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According to the so-called “Master layout plan for energy-producing capacities projected up to 2020” – the current NPP construction schedule approved by the Russian government in April 2007 and then amended and re-endorsed in March 2008 – the state wants to build in the next decade 36 nuclear reactors. However, because of the unfavourable economic environment, the construction of a number of nuclear sites is bound to hit indefinite delays. The state television channel Vesti reports that adjustments will have to be made due to a slump in energy demand. In earlier statements, the government was not holding back reassurances that no plans that Rosatom had laid out for Russia’s nuclear energy future were going to be changed, crisis or not.
There is another way to read this latest development. Russia simply does not have sufficient technological resources to build all of the reactors on its federal nuclear agenda. By finally acknowledging the obvious, Rosatom is simply putting a brave face on a bad situation, sugar-coating its move with references to the inopportune financial climate that the crisis obligingly provides. It is thus sparing itself the embarrassment of later having to admit its inability to follow up on its own plans.
Those plans that the atomic corporation was previously so bent on envisioned taking online at least two reactor blocks annually beginning in 2015, further increasing yearly reactor production to three or four reactors by 2020. But already last year it became painfully clear that Russia had missed the train on starting necessary construction works on enough reactors to be able, after 2015, to plug two additional reactors into the grid each year.
“Today, under crisis conditions, the time frame when we will need three to four [NPP equipment] sets [per year] will be pushed back, but it will not be cancelled, just pushed back, taking into account the changing demand in energy. As we come out of the crisis, we will be needing all of this again,” Rosatom head Sergei Kiriyenko told journalists in early March following a visit to the machine-building plant ZiO-Podolsk in the Moscow Region.
ZiO-Podolsk, an entity owned by Russian Energy Machine Building Group of Companies (REMCO), has been a leading manufacturer of atomic energy equipment in Russia since building the country’s first nuclear power plant in Obninsk, near Moscow, in the early 1950s.
Despite Kiriyenko’s optimism, however, one will be prudent to expect further “adjustments” to the nuclear power plant construction programme, even more so if the crisis goes from bad to worse. It is not inconceivable that some of the NPPs slated for construction may in fact never see the light of day.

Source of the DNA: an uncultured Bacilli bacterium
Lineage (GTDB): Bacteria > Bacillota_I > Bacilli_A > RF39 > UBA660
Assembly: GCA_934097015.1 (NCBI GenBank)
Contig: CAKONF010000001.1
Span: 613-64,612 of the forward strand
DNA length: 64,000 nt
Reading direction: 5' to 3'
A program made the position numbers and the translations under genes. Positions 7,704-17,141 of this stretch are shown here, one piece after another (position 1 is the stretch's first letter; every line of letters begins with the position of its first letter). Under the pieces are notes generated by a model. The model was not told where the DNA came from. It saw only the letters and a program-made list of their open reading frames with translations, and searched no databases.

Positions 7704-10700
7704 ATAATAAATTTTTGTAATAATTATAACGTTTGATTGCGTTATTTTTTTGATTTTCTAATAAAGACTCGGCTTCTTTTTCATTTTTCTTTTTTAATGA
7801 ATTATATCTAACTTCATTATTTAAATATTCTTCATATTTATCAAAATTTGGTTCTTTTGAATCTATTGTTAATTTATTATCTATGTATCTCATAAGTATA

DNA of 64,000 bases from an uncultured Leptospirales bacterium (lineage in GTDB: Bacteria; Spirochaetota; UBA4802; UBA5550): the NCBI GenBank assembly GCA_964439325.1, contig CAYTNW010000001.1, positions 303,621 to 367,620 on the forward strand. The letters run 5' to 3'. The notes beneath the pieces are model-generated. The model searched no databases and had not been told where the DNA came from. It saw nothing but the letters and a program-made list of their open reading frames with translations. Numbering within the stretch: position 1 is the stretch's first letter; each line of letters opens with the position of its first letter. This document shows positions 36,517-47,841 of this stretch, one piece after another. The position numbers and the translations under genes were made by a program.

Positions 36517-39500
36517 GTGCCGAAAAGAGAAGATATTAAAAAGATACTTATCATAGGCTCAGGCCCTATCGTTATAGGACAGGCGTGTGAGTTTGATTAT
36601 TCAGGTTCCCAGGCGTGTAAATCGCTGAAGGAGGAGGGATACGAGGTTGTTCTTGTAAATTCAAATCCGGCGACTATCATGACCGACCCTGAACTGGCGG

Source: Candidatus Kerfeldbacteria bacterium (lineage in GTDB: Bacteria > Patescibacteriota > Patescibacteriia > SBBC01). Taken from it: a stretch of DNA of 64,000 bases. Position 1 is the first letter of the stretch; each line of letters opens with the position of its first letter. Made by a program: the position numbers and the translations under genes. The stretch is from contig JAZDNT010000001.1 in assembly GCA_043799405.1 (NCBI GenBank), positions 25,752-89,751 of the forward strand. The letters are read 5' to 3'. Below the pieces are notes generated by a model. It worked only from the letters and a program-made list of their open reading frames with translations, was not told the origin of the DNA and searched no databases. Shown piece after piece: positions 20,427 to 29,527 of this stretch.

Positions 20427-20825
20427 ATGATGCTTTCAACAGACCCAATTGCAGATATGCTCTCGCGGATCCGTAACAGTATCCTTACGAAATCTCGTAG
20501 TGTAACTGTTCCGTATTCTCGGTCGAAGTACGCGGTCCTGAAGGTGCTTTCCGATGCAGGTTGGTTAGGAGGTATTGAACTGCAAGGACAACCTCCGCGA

Vesti quoted Kiriyenko as saying that a broad-scale modernisation program is currently in full swing at ZiO-Podolsk, which intends to see the plant “become ready to handle the growing scope of NPP construction.”
Rosatom’s chief underscored that the plant had already spent the majority of funds earmarked for the revamp, according to the Russian new agency Interfax. Overall, ZiO-Podolsk will have invested around RUR 3 billion (or nearly $90 million) into the upgrades that the modernisation programme, slated to be completed by 2015, involves.
A couple of years ago, a majority shareholding in ZiO-Podolsk’s parent company, REMCO, was bought by a newly created Atomenergomash – this Russian acronym stands for Atomic Energy Machine-Building – which, in turn, became a 100-percent daughter company of Atomenergoprom (Atomic Energy Power Corporation). As a self-described state vertical integrated company, currently in the process of working out its corporate structure, Atomenergoprom is part of the state corporation Rosatom and is soon to unite 89 enterprises of the Russian civil nuclear industry. In early March, Atomenergomash obtained the approval of the Federal Antimonopoly Service to acquire the remaining shares in REMCO.
Meanwhile, the Federal Target Programme for NPP construction in Russia, mapped out to year 2015, has a budget of roughly $45 billion at its disposal, of which around $20 billion – or nearly a half – is money expected from federal coffers. State support for the programme is supposed to peak in 2010, after which federal budget financing will start slowing down gradually in order to let the country’s atomic energy complex further develop in a self-sustaining mode: Beginning in 2015, it should be able to bring home its own bacon, bought with earnings from electric power sales. The economic crisis, though, may yet render moot these grand designs.
This comment by Bellona’s regular contributor Vladimir Slivyak, co-chairman of the Moscow-based environmental organisation Ecodefense! originally appeared as a blog entry on Bellona’s Russian-language site at Bellona.Ru.